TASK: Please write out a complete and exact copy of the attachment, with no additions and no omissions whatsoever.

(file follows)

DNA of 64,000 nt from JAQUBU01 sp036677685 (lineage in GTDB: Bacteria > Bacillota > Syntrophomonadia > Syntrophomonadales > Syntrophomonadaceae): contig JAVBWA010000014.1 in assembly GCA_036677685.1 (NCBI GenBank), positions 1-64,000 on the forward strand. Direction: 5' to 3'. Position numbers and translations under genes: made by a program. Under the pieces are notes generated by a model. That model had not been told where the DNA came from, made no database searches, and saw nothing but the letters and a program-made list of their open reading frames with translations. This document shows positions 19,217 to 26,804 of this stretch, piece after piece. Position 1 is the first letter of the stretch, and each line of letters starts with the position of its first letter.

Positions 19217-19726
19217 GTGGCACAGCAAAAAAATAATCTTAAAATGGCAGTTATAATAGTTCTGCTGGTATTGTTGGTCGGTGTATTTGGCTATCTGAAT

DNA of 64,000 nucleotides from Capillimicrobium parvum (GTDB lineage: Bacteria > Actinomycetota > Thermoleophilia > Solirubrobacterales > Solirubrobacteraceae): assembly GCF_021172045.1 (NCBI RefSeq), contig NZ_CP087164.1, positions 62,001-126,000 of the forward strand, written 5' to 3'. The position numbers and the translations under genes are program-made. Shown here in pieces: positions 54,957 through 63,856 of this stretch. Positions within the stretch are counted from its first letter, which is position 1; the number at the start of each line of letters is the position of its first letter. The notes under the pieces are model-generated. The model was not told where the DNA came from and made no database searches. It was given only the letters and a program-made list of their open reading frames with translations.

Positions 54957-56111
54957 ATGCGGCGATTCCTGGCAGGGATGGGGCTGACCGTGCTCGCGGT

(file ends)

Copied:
DNA of 64,000 nt from JAQUBU01 sp036677685 (lineage in GTDB: Bacteria > Bacillota > Syntrophomonadia > Syntrophomonadales > Syntrophomonadaceae): contig JAVBWA010000014.1 in assembly GCA_036677685.1 (NCBI GenBank), positions 1-64,000 on the forward strand. Direction: 5' to 3'. Position numbers and translations under genes: made by a program. Under the pieces are notes generated by a model. That model had not been told where the DNA came from, made no database searches, and saw nothing but the letters and a program-made list of their open reading frames with translations. This document shows positions 19,217 to 26,804 of this stretch, piece after piece. Position 1 is the first letter of the stretch, and each line of letters starts with the position of its first letter.

Positions 19217-19726
19217 GTGGCACAGCAAAAAAATAATCTTAAAATGGCAGTTATAATAGTTCTGCTGGTATTGTTGGTCGGTGTATTTGGCTATCTGAAT

DNA of 64,000 nucleotides from Capillimicrobium parvum (GTDB lineage: Bacteria > Actinomycetota > Thermoleophilia > Solirubrobacterales > Solirubrobacteraceae): assembly GCF_021172045.1 (NCBI RefSeq), contig NZ_CP087164.1, positions 62,001-126,000 of the forward strand, written 5' to 3'. The position numbers and the translations under genes are program-made. Shown here in pieces: positions 54,957 through 63,856 of this stretch. Positions within the stretch are counted from its first letter, which is position 1; the number at the start of each line of letters is the position of its first letter. The notes under the pieces are model-generated. The model was not told where the DNA came from and made no database searches. It was given only the letters and a program-made list of their open reading frames with translations.

Positions 54957-56111
54957 ATGCGGCGATTCCTGGCAGGGATGGGGCTGACCGTGCTCGCGGT